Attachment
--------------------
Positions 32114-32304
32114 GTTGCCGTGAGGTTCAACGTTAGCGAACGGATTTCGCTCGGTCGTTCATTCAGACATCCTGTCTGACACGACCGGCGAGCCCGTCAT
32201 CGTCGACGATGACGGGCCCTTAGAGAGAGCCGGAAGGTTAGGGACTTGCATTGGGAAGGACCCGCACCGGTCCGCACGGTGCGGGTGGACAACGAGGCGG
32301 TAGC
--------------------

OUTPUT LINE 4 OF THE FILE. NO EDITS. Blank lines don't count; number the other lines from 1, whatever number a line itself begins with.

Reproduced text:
32301 TAGC